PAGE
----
Friday, November 13, 2009
Sunday, November 08, 2009
- First, break your whites into a very very clean bowl (no grease!). You can add a drop of fresh lemon juice plus a few grains of salt to the whites. This (like cream of tartar) helps stabilize your whites.
- Now, first “break” your whites by mixing them on low speed for about 30 seconds, then increase your mixer speed to medium then high speed.
- As soon as the whites are frothy and foamy, start to add the sugar, a teaspoon at a time, whipping continuously. Keep whipping until the whites are stiff – you should be able to hold the bowl upside down over your head and the egg whites shouldn’t budge! If they drip onto your head then you haven’t whipped them enough!
Friday, November 06, 2009
Everyone has been asking about flavors: can we do whatever flavor we want, any filling we choose? Or are we all doing the same? We decided to allow everyone to do as they please this time for 2 reasons:
First, I had asked everyone to make coffee macs the first round and only a few did. Others used their imagination and went their own way which gave us some very exciting macs!
Second, to tell you the truth, Deeba and I were so excited about and busy with our new Mac Kitchen blog that we skipped over this point completely. Yikes! Next time we might have everyone make the same recipe just to compare results and have something to check our own results by. This would help us all understand the complexity and the very nature of these elegant creatures.
We would like to offer a few flavorings to those with little or no mac experience just to help you on your way. The recipe we offer you here, Helen’s recipe, is the simplest basic recipe going. She makes hers with violet sugar, as Jamie did on her first mac try.
Here is the basic recipe with some changes Jamie made.
Basic mac shell recipe:
90 gr egg whites (about 3) *
30 gr (1 oz, 2 Tbs + ¼ tsp) granulated sugar
200 gr (7 oz, 1 ½ cups + 1 Tbs + 1 tsp) powdered sugar
110 gr (3 7/8 oz, 1 cup + 1 Tbs + 1 tsp) ground almonds
* personally, I have never weighed my egg whites. I use large eggs.
Jamie has graciously done the dirty work for those who do not have scales, and has converted the gram measurements into ounces as well as cups/ tablespoons/teaspoons.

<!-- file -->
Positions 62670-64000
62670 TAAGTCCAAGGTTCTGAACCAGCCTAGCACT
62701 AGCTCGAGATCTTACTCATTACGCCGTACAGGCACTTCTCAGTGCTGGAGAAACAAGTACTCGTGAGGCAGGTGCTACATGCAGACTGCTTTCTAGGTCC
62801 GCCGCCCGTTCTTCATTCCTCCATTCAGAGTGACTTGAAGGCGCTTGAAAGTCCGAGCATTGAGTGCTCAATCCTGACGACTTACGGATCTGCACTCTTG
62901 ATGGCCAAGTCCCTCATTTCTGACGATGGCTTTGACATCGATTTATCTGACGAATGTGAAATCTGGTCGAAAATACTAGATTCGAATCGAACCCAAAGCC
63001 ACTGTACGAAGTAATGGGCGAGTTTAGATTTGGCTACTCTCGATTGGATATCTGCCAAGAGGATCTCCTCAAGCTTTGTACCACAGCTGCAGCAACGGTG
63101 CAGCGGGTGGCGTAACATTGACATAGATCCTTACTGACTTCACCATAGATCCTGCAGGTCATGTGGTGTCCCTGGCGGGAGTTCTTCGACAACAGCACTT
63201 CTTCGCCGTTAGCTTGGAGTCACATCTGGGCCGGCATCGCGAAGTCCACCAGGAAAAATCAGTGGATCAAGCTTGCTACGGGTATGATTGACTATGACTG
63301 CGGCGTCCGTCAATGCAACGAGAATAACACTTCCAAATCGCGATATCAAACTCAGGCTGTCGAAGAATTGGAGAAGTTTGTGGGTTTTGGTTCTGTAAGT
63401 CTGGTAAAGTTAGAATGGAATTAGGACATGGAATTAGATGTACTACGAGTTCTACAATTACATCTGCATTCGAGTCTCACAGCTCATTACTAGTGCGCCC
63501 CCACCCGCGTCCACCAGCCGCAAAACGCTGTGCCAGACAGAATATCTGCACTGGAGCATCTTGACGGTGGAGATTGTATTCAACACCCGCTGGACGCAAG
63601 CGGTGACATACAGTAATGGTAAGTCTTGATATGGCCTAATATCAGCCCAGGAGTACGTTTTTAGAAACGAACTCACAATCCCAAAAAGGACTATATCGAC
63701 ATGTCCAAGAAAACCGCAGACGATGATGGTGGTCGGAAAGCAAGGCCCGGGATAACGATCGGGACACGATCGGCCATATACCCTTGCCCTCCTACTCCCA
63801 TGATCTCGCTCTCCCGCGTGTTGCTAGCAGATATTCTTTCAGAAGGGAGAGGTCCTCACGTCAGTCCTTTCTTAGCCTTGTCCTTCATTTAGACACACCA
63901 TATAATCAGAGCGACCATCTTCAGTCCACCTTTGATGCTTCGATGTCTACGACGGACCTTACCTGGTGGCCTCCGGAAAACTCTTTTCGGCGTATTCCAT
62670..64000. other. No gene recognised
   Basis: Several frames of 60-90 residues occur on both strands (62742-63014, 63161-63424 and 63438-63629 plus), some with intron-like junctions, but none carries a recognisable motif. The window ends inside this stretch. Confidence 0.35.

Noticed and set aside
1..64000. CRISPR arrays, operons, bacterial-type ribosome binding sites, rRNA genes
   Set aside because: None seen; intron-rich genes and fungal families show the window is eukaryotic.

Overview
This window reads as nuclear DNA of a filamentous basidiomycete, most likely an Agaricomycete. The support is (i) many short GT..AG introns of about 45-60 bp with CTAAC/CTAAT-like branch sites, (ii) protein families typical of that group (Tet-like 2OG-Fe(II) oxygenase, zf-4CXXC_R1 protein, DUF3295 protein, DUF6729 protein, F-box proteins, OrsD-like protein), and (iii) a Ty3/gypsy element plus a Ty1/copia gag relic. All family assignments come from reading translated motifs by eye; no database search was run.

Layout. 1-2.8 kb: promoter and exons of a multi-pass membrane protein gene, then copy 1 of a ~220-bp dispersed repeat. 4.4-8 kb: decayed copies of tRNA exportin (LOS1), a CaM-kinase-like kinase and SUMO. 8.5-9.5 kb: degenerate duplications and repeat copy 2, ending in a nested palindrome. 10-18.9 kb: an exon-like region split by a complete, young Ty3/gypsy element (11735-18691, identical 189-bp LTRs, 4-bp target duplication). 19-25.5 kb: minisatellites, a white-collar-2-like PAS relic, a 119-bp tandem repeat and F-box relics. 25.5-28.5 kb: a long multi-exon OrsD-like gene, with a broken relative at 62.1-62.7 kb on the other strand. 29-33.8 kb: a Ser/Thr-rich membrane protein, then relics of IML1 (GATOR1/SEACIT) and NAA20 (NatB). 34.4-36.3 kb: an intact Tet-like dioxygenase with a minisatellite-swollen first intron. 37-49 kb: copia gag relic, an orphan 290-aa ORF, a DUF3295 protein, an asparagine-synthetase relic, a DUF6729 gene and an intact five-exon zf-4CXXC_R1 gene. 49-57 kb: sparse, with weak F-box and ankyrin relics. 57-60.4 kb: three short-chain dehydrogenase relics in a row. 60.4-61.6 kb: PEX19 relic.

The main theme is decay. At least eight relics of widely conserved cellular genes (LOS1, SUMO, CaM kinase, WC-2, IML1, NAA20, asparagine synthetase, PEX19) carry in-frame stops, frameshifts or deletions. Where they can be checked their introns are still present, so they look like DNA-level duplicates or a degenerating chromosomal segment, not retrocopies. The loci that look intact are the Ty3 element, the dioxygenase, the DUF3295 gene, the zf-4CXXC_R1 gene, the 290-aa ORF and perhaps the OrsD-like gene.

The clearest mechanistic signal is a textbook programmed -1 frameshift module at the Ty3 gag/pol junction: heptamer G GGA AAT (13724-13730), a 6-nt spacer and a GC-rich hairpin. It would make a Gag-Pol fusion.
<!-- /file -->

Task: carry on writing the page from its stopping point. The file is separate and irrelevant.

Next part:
If using flavored sugars such as violet, maple, vanilla etc, just replace 1 tsp of the granulated sugar with 1 teaspoon of your flavored sugar then use about 1 teaspoon of the flavored sugar to sprinkle on the shells just after piping.
Coffee shells: stir 2 teaspoons instant espresso powder into the powdered sugar/ground almond mixture.
Chocolate shells: Stir about 1 tablespoon (15 g) unsweetened cocoa powder into the powdered sugar/ground almond mixture.
These are pretty simple and delicious flavors to start with.
If you want to make basic unflavoured yet colourful macs, then add 2-3 drops of liquid colour after the batter is mixed. Gently mix though till no white streaks are visible, and then fill in bag & pipe.
Fillings can be simple ganache, buttercream, jelly or jam, fruit compote, whatever you like that can hold up to being sandwiched in between layers of macaron shells.
If you use a different flavoring for the shells, then we'd love to hear your story. And of course, we will be able to discover your recipes after the round up!
Wednesday, November 04, 2009
Welcome to Jamie and Deeba’s virtual Mac Kitchen where French Macarons are the order of the day. Some of you remember our first Mac Challenge
with the round up here
So we, Deeba and Jamie, decided to create a separate space where it all could happen. And we are ready to inaugurate our special Mac Kitchen and name the first date.
We've chosen a recipe from Helen's beautiful blog Tartlette for this challenge. This is a sample recipe, the simplest and clearest of mac recipes, but feel free to use your own. The violet sugar is entirely optional. You can go plain or use any flavour you fancy.
Violet Macarons With Violet And Vanilla Bean Buttercream Recipe: